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Applied Public Health Practice

Introduction to Overpopulation in India

According to Sandu et al. (2018), Indian will soon surpass the population of china in 2024. The census 2011 showed that India has crossed 1,210,193,422 in statistics and 2018 it is found to be 135.26 crores. This issue of overpopulation started in 1947 and today has become a major issue of concern. The major reasons for this overpopulation in India are high birth rates, lack of education, poverty, poor contraceptive uses, child labour, improved fertility treatments leading to more number of childbirths, unchecked immigration into the countries, and many others. With the improvement in modern and latest medical technology, there is a reduced number of mortality rates (Dutta 2019). As a result of this majorly the rural and remote area population is targeted to ensure that they get educated and employment to reduce the chances of causes of overpopulation. This essay will discuss overpopulation, its issues, and policies for it. 

Public Health Issues and Affects Society

According to Chakraborti et al. (2019), there are many public health issues due to overpopulation in India and these also play a major role in affecting society. Some of them are as follows:

The income distribution is inequitable:There is an unequal distribution of income due to overpopulation and this results in inequalities; With an increased number of the population there is a decreased number of production and increased costs: A major consequence of overpopulation is inflation. As the rate of production is unable to match the rates with increasing population due to which there is a high increase in costs. Overexploitation of resources: Due to overpopulation forests, water resources, land resources are exploited at high rates to compensate for the needs of the increasing population. Infrastructure pressure: infrastructure is not able to maintain its pace with the growing population; as a result, there is a lack of education, health care, housing, transportation, communication, and many others. Unemployment: With the high population of India, it becomes difficult to generate employment for people; this ultimately leads to a negative effect on the growth of the nation, slow business development, economic depression, and high unemployment rates (Rudrappa 2018). According to Nanda et al. (2020), people are continuously polluting the natural and environmental resources, eliminating biodiversity, cutting down the trees, and many others. These factors create many other problems like an increase in greenhouse gases, intensive farming practices, toxic materials, and others. Therefore, the population is growing at a rapid pace which does not match the level of the nation’s capacity to fulfill the needs and demands of the people. Overpopulation is found to be associated with negative economic and environmental outcomes. These outcomes range from water pollution, over-farming, deforestation, global warming, eutrophication, and many others.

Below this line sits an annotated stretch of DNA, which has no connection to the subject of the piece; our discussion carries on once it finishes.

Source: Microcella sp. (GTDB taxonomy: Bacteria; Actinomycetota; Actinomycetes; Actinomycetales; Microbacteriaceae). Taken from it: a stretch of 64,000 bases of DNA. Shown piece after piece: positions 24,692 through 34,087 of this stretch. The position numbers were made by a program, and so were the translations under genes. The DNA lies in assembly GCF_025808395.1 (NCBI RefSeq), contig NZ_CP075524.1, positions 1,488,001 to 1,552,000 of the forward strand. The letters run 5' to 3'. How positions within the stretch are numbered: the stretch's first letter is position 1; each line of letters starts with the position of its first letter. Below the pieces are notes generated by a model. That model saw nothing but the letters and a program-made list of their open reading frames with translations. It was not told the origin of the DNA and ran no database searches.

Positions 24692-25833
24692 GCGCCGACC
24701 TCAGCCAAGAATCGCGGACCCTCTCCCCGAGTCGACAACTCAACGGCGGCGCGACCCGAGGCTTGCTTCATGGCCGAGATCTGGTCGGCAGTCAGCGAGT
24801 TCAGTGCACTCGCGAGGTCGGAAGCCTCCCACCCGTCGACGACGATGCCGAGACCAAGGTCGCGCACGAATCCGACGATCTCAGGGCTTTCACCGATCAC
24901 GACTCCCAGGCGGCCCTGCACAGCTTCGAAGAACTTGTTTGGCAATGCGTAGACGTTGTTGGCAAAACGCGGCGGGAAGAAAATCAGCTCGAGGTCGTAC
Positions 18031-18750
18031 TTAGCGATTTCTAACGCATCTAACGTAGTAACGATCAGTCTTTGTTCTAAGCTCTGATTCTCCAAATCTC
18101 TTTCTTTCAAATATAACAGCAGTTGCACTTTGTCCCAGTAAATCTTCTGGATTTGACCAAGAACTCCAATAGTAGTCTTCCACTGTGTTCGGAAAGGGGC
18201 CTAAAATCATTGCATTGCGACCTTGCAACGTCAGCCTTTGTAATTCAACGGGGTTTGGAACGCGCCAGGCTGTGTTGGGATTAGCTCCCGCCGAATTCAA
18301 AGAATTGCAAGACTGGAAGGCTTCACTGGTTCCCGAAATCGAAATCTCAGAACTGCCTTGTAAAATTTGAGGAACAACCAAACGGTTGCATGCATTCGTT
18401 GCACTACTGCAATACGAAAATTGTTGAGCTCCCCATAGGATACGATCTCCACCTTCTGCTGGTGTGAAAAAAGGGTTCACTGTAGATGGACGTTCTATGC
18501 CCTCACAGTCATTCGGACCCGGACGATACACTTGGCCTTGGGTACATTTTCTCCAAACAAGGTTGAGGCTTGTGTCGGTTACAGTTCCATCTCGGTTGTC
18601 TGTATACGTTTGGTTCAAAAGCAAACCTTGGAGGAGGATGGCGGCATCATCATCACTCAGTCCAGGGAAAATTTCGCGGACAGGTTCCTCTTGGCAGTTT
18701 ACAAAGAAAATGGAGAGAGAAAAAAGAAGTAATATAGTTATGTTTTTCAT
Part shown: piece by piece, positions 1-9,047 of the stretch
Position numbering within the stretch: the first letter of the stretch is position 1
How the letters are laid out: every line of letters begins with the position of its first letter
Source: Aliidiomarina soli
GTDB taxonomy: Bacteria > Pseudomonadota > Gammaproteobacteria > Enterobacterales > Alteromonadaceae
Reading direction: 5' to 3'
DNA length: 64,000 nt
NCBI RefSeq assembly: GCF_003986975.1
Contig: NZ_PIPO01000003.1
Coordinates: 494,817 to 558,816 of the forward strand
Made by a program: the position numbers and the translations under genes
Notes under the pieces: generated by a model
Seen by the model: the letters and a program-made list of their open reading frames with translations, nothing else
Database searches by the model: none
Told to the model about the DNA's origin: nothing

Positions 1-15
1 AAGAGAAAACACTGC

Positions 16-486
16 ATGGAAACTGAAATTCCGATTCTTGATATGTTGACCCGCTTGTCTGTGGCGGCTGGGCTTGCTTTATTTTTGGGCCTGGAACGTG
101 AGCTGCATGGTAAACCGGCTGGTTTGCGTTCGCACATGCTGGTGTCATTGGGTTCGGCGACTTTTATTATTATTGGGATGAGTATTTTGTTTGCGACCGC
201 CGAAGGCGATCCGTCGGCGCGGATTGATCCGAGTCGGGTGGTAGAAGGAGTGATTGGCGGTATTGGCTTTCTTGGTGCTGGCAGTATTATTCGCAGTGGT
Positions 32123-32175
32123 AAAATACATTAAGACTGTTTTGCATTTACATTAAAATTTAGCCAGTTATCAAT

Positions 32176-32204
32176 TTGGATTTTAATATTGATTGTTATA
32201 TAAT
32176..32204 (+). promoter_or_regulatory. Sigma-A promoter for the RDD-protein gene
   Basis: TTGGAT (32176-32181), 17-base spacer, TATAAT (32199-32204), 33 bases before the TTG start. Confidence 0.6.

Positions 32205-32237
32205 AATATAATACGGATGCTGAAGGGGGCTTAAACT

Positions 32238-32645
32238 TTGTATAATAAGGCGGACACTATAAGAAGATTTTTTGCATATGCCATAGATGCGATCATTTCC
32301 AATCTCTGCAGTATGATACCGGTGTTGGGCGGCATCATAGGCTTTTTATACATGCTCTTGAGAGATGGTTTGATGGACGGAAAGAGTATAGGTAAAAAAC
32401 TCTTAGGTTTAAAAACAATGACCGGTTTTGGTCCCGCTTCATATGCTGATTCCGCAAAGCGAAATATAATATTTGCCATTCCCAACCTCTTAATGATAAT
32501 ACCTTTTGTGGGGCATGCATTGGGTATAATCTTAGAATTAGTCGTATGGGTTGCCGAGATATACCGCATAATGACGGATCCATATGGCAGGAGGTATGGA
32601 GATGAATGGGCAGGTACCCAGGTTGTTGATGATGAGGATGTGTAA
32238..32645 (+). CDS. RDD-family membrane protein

Sociological Theories

According to Nanda et al. (2020), the Malthusian theory of population explains the arithmetic food supply and exponential population growth. According to this sociological theory, if there are positive checks and preventive checks then the population can be controlled and food balance for the population will be maintained. The theory stated that there should be an arithmetic progressive increase in food production to match the pace of the population. The theory also stated that the population will die due to the non-availability of food or shortage of food. So the positive checks – natural forces will correct the imbalance of population growth and food supply in the form of disasters like droughts, wars, or others. The preventive checks - late marriages, use of family planning, appropriate policies, and others can help in preventing the issues of overpopulation. According to Singh(2017), the zero-population growth theory stated that with the increasing population there will be more pollution of environmental resources like air, water, and others. Therefore, this theory advocated the goal of zero population growth (ZPG) this stated that there should be an equal number of people entering a population through immigration or births that matches with an equal number of people leaving through emigration or deaths. Although, it was found that there is a mixed amount of support and critics faced by this sociological theory, however, it is still considered as a possible solution that can help in controlling the issue of uncontrolled population growth.

Government Policies and Interventions